But I'm very aware of sound and silence. I can hear the faint rhythm of the water…

Temples, churches and such

I'm currently leading an adult study group in a series of four lessons from I Kings concerning the building of Solomon's Temple. We're being reminded about the symbolism that's present in structures Jews and Christians have built over the centuries. Only some archaeological bits of Solomon's temple remian in existence, and no cathedral construction comparable to St. Peter's in Rome, St. Paul's in London or St. Isaac's in St. Petersburg is currently being contemplated, at least not to my knowledge. (An exception might be the SagradaFamilia in Barcelona, which remains unfinished although begun in 1882.)
How we construct worship sites says a great deal about the nature of our beliefs regarding whatever higher being we imagine. In the case of the temple of Solomon and the subsequent temple destroyed by the Romans, location was apparently relevant to sacredness; the “temple mount” in Jerusalem “usurped” by the Muslim Dome of the Rock is to this day a “holy” s…

The "O" in "NOW"

The “O” in “Now”
Time present and time past Are both perhaps present in time future, And time future contained in time past. If all time is eternally present All time is unredeemable. (From T.S. Eliot, Burnt Norton)
Were there no dog doing odd gyrations in the street in front of the post office, Sol would spend less time on the balcony and the unbelievable coincidence would not happen. The purpose behind the canine’s pirouetting is of no particular interest to Sol; it's the spectacle that rivets him. Over the tips of the spruce trees backgrounding the post office, sun dogs form tall pillars as if framing the red brick of that ancient structure—with the date of its nativity, 1902, above the shiny aluminum-and-glass doors. So anachronistic, it seems to Sol, and so not in keeping with the stateliness of the Victorian flounces and curlicues, the arched windows.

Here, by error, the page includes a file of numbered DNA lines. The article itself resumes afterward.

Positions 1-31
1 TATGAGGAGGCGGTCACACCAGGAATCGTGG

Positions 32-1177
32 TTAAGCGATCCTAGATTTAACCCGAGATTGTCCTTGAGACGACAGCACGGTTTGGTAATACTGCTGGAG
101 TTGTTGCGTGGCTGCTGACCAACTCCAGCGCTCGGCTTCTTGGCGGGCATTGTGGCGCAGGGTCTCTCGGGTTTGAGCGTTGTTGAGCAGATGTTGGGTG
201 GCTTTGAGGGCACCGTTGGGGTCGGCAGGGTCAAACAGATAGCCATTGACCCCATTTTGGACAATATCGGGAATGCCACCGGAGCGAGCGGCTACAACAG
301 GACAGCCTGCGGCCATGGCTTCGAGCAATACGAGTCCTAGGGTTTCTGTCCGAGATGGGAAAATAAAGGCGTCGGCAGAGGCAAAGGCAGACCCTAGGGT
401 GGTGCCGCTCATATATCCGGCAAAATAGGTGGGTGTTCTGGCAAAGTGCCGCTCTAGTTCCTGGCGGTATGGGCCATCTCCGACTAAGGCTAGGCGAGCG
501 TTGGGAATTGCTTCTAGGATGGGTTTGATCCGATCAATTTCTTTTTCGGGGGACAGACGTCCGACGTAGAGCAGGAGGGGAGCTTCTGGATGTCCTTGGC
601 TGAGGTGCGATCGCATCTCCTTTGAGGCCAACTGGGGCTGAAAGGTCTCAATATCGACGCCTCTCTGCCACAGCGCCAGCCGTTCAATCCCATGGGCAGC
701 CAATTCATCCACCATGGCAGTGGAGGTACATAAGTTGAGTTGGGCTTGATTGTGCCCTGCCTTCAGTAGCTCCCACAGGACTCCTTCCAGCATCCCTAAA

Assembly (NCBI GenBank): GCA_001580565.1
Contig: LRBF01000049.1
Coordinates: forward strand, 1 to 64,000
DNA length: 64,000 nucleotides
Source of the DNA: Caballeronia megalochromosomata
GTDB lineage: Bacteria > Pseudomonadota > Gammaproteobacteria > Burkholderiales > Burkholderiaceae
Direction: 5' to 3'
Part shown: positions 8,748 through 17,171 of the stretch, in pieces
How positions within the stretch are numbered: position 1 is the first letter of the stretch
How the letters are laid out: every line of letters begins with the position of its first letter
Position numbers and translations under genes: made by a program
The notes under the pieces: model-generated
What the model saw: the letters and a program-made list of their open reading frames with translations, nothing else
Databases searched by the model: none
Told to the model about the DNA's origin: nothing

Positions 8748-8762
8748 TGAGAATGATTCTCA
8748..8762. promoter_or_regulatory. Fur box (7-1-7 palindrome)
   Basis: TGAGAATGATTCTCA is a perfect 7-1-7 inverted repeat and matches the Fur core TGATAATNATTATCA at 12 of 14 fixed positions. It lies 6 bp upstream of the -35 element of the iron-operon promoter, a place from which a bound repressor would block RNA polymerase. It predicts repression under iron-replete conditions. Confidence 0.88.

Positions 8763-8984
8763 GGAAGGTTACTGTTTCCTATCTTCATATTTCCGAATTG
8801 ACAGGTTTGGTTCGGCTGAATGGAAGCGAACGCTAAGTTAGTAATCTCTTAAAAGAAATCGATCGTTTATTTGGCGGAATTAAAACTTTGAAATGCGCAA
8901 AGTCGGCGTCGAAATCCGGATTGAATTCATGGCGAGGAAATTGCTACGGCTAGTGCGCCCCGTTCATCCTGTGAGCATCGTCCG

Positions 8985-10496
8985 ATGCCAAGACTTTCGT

Sol lights a second cigarette; the dog—a nervous rat terrier—stops his dance long enough to raise a leg to the mailbox beside the …

The Oxen at Christmas

The Oxen By Thomas Hardy Christmas Eve, and twelve of the clock. “Now they are all on their knees,” An elder said as we sat in a flock By the embers in hearthside ease.
We pictured the meek mild creatures where They dwelt in their strawy pen, Nor did it occur to one of us there To doubt they were kneeling then.
So fair a fancy few would weave In these years! Yet, I feel, If someone said on Christmas Eve, “Come; see the oxen kneel,
“In the lonely barton by yonder coomb Our childhood used to know,” I should go with him in the gloom, Hoping it might be so.
Many of us brushed up against the pastoral tales of Thomas Hardy in high school and college, I think: Tess of the d'Urbervilles, The Mayor of Casterbridge, Far From the Madding Crowd, Jude the Obscure. Hardy grew up Anglican and although he retained a lifelong affection for the church and some of his best friends were ministers, he would probably be best described as an “agnostic Christian.” He lost faith in what he called “the external personality…